I would say that bodhisattvas on the pure levels have the appearance of inherent existence, but not the view. They don't believe in inherent existence anymore (not since they've seen the nature of reality on the 1st bhumi), but due to karmic imprints things still appear as inherently existing, although immediately understood as otherwise.
André A. Pais "bodhisattvas on the pure levels" means? I m not sure about bodhisattvas but as a practitioner, I do think and believe it is possible "things" do not appear inherently existing anymore in normal waking state or at least boundaries and substantiality r relinquished to a great extend but may not be deep enough into the dream or bardo states.
André A. Pais
I mean what I think Yin Ling means when she talks about pure ground bodhisattvas - beings on the 8th to 10th bhumis. I think it means there are no more emotional obscurations, but there are still cognitive obscurations.
John Tan It seems to me that what you guys usually miss and have trouble relating your maps and experiences to the traditional depiction of bhumi and so on is that from the point of view of the five paths of mahayana, your experience might be still just a conceptual imitation of the direct realization of emptiness from the path of seeing. If we read the model honestly, it usually describes several stages of conceptual approximation, which can be classified as samadhi anyway. For example, our mutual Western lama friend and Dzogchen teacher between the lines also blurted out from his own experience of decades of practice that the samadhi that comes from penetrating the non-arising of everything, once it actually manifests, never leaves the practitioner again, though you can just get distracted from it. It does not, however, equate what appears to be "realization" in your maps with realization in the sense of the first bhumi. If an honest man sits down to these distinctions and gives them a chance, it is easy to understand that the realization of both the non-arising of persons and things is not a Mahayana binary. For example, depending on the subtlety of the mind available to a given practitioner (i.e. the purity of his nervous system / subtle body), the imitation of direct realization of voidness is described with examples that first it is like a painting of the moon, then its reflection on the surface of the lake, and only then the actual moon . In each of these stages, this 'realisation' or imitation of it may seem quite stable and is more than a mere anemic intellectual sequence of affirming or denying things.
Piotr Ludwiński yes and well said. I don't map phases of insights to bhumi at all and I never answer any questions with regards to bhumi stages nor the traditional 4 stages of enlightenment Sotapanna, Sakadagami, Anagami, and Arahant. I don't even know how a narration and casual sharing to a friend 2 decades ago can unfold and end up in such a silly dogmatic and rigid way tbh.
To me sincerity in practice is all that is needed and rest is really irrelevant.
Being also someone largely inspired by the content from the blog etc. and someone who de facto started his adventure with Buddhism from "7 stages", I would advise people from this environment to give a chance and consider the above aspect. It is possible that this will solve the constant problem of people relying on the map from the blog why in terms of behavior, quality of mind, siddhis, etc., their experiences, however authentic they may be, never seem to match the maps used by teachers like Garchen Rinpoche, HH Dalai Lama, etc.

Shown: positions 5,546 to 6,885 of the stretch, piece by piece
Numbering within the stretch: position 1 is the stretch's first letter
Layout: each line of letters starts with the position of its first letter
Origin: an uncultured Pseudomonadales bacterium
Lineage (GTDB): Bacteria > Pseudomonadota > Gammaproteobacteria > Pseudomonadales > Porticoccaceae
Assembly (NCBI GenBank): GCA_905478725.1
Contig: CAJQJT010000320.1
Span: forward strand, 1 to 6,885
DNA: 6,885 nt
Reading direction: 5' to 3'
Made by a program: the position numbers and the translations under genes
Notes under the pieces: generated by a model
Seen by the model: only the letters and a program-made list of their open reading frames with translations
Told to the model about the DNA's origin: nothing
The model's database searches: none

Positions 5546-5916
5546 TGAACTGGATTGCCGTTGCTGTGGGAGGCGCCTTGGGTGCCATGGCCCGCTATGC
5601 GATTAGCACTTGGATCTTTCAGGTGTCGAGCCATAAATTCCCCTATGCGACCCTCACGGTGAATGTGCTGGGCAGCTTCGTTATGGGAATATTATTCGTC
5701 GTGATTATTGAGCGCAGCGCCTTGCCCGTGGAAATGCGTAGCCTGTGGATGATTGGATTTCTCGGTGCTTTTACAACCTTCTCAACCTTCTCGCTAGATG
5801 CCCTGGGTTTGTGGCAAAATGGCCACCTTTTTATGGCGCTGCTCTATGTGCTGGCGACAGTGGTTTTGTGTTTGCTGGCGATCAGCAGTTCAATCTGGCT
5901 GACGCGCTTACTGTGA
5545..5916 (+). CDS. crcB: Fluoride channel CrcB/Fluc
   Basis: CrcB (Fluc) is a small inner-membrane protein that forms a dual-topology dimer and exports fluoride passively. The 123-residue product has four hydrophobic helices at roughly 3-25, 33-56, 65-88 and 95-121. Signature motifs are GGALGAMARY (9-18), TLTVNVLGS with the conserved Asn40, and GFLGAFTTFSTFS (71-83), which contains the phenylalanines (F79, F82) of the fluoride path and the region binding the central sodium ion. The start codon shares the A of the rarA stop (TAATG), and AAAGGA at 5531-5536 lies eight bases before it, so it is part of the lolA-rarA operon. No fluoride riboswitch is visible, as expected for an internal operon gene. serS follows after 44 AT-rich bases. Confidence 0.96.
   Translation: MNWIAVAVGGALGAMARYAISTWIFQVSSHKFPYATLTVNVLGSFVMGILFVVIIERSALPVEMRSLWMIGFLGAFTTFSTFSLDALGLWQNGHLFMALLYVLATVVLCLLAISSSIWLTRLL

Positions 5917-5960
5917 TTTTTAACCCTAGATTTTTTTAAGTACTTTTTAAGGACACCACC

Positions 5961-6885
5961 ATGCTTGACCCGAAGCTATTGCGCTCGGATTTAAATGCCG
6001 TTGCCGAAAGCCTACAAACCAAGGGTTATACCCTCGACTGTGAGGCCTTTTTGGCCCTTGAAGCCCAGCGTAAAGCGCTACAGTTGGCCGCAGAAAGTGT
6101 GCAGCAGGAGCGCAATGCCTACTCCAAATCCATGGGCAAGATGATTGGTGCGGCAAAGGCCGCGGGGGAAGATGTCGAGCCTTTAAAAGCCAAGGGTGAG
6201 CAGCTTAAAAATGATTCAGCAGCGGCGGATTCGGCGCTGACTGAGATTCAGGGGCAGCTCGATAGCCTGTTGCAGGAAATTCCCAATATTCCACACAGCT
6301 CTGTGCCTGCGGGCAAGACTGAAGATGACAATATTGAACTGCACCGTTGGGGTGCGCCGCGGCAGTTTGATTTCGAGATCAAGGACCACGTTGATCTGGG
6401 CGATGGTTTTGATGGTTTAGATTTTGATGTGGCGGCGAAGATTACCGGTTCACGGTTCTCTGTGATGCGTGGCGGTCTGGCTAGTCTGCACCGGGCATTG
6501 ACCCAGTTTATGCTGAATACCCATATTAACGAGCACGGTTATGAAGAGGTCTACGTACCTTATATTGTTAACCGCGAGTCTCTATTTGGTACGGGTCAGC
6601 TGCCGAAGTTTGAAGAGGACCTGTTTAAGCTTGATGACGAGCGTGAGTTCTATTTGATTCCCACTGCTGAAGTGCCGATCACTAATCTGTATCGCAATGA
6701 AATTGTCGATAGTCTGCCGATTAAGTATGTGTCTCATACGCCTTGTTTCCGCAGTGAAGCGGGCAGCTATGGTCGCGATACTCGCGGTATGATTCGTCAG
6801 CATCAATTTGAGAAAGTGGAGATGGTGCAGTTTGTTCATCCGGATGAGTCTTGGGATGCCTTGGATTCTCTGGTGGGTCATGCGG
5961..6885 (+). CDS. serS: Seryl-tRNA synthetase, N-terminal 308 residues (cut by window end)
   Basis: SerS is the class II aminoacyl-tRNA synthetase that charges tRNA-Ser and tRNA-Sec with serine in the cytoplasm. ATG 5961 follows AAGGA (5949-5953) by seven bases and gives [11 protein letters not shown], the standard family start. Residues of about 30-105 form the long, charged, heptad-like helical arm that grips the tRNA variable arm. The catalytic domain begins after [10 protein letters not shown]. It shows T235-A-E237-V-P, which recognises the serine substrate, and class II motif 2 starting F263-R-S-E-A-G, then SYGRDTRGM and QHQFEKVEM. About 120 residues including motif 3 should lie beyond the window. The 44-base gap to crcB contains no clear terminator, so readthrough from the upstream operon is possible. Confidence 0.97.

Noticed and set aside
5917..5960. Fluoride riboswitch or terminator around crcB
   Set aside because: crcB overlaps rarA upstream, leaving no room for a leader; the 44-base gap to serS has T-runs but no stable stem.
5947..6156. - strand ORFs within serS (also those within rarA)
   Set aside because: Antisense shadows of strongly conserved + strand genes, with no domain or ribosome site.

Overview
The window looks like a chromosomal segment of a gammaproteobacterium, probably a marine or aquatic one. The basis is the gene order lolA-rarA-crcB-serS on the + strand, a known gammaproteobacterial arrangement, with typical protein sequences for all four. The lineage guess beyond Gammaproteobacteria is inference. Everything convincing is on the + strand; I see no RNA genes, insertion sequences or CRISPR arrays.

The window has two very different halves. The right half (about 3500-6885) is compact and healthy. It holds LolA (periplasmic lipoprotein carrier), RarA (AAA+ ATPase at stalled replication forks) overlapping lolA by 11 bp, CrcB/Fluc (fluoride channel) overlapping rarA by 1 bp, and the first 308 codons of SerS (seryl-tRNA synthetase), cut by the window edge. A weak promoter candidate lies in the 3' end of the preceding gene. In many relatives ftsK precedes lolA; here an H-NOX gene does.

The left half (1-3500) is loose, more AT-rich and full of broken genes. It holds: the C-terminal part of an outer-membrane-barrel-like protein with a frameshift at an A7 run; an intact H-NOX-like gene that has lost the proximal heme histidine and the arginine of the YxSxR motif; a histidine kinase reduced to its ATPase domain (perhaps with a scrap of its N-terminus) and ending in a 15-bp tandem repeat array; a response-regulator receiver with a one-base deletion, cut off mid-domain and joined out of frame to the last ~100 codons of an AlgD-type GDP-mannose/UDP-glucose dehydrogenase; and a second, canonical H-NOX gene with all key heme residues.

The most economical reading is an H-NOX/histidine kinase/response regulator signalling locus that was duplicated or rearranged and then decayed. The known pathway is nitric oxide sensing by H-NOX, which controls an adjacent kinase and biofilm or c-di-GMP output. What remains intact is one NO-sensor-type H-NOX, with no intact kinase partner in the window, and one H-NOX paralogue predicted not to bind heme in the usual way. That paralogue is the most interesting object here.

Moreover, an honest study of these maps shows that persons like HH Dalai Lama, when they claim that they are not on the path of seeing, i.e. do not have completely pure and direct realization of voidness, are not showing off false modesty in front of the crowd, but simply in the original context of Vajrayana. practitioners on the first bhumi and above are commonly referred to as mahasiddhas.
A simple example to convince yourself of the non-binary nature of advancing insight into emptiness. For example, let's take a Soh for whom things seem to be stably quite unreal interdependent origination.
If, for the purposes of this argument, we hypothetically send him on a months or even years of retreat where they focused on subtle body practice, with him refreshing his vipassana and shamatha, and without any psychological distraction from entering into family, work and any other roles in responding to the necessities of the lay person's daily life, it is quite likely that a new article would be posted on the blog emerging from such seclusion. And who would have expected that it turns out that things may be more unreal than they are now, and that dependent origination may nevertheless be more synonymous with this unreality than it is now. And the next months devoted to cultivating samadhi with mettă and bodhichitta in society could make the total exertion even more complete than it is now.
It is likely that this would be the case with every person who came up in this discussion. We do not question the authenticity of someone's experiences, insights and their stability here, we only honestly give the possibility that it is as it was reported by probably more knowledgeable Mahayana and Vajrayana masters than us - this is not a binary issue and approximations of this realization are subject to progress.
well said Piotr.
However it’s good to understand the maps too and what insights are the requirements for liberations. They are very precise insight. If not we will just be blindly meditating for years like many.
So it really depends what one wants to focus on. I myself just focus on insights and deepening the maturity of insight. I don’t really care much for the bhumis map.. they are too beyond and above me lol.
That said Ling Yin , I do read ur lil practice notes everyday, very encouraging and insightful, keep it up! Imagine after a few decades it will be like 40000-50000 pages. If one day u summarize and refine them into just a couple of key insights, I think it will be extremely valuable especially coming from a medical doctor, but just ur own unfoldings, no need anything extra....